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Economy Updated: 28 May 2018

Systemic risk: balance sheet size and other key issues

The fall of Lehman Brothers made it clear that the size of a bank can be important. Its collapse demonstrated the impact that an institution’s bankruptcy could have on the whole financial system and its repercussions for a country’s entire real economy. As a result, the G20 authorities sought to protect financial stability. Their first step was to identify other systemic banks.


Not long afterwards, several banks were rescued with government funds (‘bail-out’), but authorities realized that they needed to avoid using taxpayers’ money on failing banks in the future. This led to the regulation for banks to be the ones to absorb part of the losses (‘bail-in’).

The next step was determining that size is not the only thing that matters on a bank’s balance sheet, as there are other characteristics that define a systemic bank. The Financial Stability Board (FSB) has established the methodology and published a list of global systemically important banks (G-SIBs) since 2011. The list is generally published in early November, prior to the G20 meeting. The most recent list, published today, includes 30 institutions, 13 of which are located in the European Union.

Their methodology takes into account the size of the bank, as well as four other variables, broken down into 12 indicators. However, size is the indicator with the greatest weight in the FSB test.


There are two ways for a bank to be considered systemic. The first is this quantitative test; if the bank has more than 130 basis points it is considered systemic. The score is the sum of the result of each of the five variables: size, complexity, interconnectedness, the availability of substitutes for the services they provide, and their transnational business.

A bank that does not exceed the minimum score can also be included in the list based on expert judgment by the supervisor, even if it does not surpass the minimum score. In other words, in can be included based on a qualitative criterion. This was the case of BBVA in 2012 – 2014, when it was included in the list of G-SIBs. In 2015, BBVA exited the list, which will have practical implications starting January 2017.

The main consequences  of being considered a global systemically important bank are on the one hand, being subject to the G-SIBs capital buffer requirement and to the future regulation of Total Loss Absorbing Capacity (TLAC), which will enter into force on January 1, 2019. Higher capital requirements intend to bolster banks’ resilience and the TLAC proposes that the institution’s creditors take on possible losses.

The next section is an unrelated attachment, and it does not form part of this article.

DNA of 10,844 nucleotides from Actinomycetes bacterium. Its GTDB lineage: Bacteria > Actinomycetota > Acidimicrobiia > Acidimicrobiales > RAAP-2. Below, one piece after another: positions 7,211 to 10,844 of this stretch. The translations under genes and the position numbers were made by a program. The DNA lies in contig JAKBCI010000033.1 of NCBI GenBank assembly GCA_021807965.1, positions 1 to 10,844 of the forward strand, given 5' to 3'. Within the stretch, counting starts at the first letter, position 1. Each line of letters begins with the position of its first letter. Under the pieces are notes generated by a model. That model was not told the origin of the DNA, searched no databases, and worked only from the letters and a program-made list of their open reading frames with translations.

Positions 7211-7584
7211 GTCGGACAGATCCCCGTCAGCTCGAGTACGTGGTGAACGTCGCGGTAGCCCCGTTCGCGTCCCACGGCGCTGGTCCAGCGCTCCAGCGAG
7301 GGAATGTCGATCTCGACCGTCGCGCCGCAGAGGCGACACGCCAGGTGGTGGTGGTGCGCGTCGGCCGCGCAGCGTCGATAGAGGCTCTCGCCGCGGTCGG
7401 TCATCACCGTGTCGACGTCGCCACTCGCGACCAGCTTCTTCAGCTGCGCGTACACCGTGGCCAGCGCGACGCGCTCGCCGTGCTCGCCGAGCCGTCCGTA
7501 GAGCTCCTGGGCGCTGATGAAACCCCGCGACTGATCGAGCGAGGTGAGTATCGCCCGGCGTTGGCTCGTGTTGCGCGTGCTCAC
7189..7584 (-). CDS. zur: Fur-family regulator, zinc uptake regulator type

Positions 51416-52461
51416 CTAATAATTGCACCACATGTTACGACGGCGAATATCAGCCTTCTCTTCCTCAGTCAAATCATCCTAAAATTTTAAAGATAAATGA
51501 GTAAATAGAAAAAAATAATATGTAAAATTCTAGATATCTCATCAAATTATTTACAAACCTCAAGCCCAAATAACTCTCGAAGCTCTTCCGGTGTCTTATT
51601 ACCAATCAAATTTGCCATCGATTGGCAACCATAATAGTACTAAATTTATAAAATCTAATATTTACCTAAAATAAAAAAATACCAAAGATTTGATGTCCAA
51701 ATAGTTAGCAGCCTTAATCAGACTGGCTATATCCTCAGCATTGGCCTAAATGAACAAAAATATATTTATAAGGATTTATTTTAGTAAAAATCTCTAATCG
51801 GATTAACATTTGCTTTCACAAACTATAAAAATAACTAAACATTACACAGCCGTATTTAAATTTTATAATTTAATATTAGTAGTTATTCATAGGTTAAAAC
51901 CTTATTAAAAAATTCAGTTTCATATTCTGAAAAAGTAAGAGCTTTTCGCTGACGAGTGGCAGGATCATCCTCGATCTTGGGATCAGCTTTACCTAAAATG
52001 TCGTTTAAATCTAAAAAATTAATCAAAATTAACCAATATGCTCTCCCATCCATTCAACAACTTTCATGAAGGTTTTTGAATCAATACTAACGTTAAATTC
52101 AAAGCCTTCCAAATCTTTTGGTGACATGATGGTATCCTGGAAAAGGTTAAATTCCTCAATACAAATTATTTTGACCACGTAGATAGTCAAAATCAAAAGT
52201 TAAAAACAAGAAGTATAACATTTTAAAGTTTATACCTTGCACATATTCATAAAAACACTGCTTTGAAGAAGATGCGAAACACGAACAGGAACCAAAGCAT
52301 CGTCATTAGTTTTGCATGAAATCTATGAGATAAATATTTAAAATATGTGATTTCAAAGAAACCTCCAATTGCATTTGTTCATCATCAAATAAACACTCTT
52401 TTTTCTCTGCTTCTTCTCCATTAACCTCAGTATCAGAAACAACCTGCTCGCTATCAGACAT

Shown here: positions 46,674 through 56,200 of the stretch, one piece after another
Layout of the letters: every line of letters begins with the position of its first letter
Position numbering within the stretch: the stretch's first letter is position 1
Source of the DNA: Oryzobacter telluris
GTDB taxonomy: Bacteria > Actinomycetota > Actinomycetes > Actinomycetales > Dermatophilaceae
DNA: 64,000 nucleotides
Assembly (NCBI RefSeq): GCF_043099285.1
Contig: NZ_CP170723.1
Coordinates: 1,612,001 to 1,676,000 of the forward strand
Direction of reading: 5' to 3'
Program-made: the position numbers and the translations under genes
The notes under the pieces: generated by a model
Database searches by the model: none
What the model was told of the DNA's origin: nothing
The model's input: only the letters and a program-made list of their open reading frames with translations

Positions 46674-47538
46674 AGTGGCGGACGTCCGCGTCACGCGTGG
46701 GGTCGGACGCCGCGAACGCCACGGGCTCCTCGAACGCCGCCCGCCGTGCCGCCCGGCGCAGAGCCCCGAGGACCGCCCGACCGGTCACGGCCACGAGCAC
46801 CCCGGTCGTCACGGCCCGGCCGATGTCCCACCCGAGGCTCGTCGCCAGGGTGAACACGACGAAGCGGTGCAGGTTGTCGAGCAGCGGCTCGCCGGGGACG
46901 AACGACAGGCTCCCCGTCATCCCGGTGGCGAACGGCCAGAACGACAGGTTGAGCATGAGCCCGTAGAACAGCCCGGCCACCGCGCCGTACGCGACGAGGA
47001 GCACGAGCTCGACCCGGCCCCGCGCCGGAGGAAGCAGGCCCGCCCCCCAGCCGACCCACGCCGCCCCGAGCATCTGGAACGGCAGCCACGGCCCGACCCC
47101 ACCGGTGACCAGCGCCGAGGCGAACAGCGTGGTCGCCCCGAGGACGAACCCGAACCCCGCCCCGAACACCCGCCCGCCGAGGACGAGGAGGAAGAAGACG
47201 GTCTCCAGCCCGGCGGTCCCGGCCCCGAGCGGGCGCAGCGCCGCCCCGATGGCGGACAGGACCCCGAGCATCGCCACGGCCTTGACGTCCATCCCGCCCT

Furthermore, “among other things, the G-SIBs are subject to extra surveillance by supervisors and FSB assessment of their resolution potential; they are required to have a specific crisis management group; and present resolution recovery plans, or specific guidelines on how to address possible problems that could occur in an orderly manner,” notes Arturo Fraile, BBVA Research Economist in Regulation and Public Policies.

In a document published in April, the European Parliament explained  that “because of the systemic threat they pose to the financial system, G-SIBs should be submitted to a specific set of rules and enhanced supervision.” It reached the conclusion that “being classified as a G-SIB and subject to enhanced supervision hence comes at a cost. Those consequences may in [the] future spark restructuring and downsizing processes so as to avoid the designation.”

So, to what extent can a bank’s size help or hinder its viability? For CUNEF School of Finance and Management Professor, Antonio San Frutos, it depends on the bank. “A bank’s size is related to its systemic risk in terms of solvency ratios. Basel III requires additional capital buffers for banks that are too big to fail, depending on the systemic risk assigned to each institution. In these cases, being big can adversely affect banks in comparison to their competitors, especially in a market like the financial services market that is so competitive and has such low margins.”

However, “integrating banks that are considered small or medium-sized can be advisable provided that the increase in size is justified by obtaining economies of scale and synergies. Making bigger banks alone will not improve profitability or solvency. And we have some recent examples in Spain that demonstrate this, like the integration of the savings banks,” indicates San Frutos.